ACLU chal­lenges pub­lic beg­ging law

Northwest Arkansas Democrat-Gazette - - NOTHWEST ARKANSAS - LINDA SATTER

In Novem­ber, a fed­eral judge in Lit­tle Rock in­val­i­dated part of an Arkansas law that banned pub­lic beg­ging, say­ing it was un­con­sti­tu­tional.

On Mon­day, just more than eight months later, the Amer­i­can Civil Lib­er­ties Union of Arkansas chal­lenged this year’s leg­isla­tive re­write of the dis­puted sec­tion, which the at­tor­ney gen­eral’s of­fice con­ceded last year was un­con­sti­tu­tional.

The ACLU con­tends in a law­suit filed in fed­eral court in Lit­tle Rock that the new law, which went into ef­fect last week, “has the ex­act same ef­fect as the pre­vi­ously in­val­i­dated law.”

In a Nov. 22 rul­ing, U.S. Dis­trict Judge Billy Roy Wil­son per­ma­nently en­joined law en­force­ment of­fi­cers across the state from en­forc­ing Sec­tion (a)(3) of Arkansas Code 5-17-213. It had been in ef­fect for more than 30 years and made it il­le­gal for a per­son to “linger or re­main in a pub­lic place or on the premises of an­other for the pur­pose of beg­ging.”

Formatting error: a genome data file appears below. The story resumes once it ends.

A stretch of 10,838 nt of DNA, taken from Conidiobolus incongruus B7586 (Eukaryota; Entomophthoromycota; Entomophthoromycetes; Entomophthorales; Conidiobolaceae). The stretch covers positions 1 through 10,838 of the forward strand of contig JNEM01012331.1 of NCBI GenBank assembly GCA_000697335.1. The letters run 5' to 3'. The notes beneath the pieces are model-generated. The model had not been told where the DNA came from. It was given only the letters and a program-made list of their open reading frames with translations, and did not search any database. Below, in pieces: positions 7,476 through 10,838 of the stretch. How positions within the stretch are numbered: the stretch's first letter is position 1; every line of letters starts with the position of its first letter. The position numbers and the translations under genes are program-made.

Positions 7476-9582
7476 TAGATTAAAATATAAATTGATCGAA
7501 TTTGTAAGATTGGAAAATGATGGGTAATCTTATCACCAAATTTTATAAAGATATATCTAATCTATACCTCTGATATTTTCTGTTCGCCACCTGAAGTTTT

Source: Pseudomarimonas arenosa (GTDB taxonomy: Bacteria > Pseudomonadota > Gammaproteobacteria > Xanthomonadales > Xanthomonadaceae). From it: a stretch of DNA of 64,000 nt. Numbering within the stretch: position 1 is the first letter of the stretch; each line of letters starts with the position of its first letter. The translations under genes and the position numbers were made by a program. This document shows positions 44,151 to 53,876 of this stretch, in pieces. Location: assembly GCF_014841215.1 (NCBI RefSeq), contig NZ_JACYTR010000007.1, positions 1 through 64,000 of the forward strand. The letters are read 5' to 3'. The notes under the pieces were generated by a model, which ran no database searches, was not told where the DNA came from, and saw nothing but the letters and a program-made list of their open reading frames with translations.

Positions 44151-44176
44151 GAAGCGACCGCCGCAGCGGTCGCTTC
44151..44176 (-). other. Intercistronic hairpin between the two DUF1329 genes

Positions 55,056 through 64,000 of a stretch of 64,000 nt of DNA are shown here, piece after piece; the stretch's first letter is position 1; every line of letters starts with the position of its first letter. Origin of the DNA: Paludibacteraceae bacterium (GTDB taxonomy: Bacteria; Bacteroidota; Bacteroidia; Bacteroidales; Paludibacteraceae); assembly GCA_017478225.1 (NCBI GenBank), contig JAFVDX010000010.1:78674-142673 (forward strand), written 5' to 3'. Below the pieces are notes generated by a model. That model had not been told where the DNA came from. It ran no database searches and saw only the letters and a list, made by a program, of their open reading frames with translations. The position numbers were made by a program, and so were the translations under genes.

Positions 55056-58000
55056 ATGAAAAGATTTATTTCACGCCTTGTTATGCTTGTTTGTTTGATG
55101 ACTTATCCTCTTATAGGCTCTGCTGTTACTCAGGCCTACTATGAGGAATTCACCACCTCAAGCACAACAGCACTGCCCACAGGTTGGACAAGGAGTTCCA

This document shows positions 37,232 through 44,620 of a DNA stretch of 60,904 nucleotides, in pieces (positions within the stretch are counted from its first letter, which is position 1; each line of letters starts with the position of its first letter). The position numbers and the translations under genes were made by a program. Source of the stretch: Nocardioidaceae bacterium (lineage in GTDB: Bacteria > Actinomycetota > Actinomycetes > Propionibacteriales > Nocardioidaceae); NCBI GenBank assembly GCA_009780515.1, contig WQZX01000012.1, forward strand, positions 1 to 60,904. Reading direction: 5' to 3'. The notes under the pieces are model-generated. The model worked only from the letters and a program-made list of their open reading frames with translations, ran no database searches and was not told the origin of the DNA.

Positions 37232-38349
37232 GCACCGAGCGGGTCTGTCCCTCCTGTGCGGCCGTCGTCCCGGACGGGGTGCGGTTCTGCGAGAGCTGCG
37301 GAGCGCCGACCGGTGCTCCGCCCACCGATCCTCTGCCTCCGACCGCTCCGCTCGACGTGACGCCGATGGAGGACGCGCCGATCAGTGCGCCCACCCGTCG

Other sec­tions of the state loi­ter­ing law weren’t af­fected by Wil­son’s rul­ing and re­mained in­tact. They pro­hib­ited lin­ger­ing or prowl­ing “un­der cir­cum­stances that war­rant alarm or con­cern for the safety of per­sons or prop­erty in the vicin­ity” with­out iden­ti­fy­ing one­self and giv­ing po­lice a “rea­son­ably cred­i­ble ac­count” for

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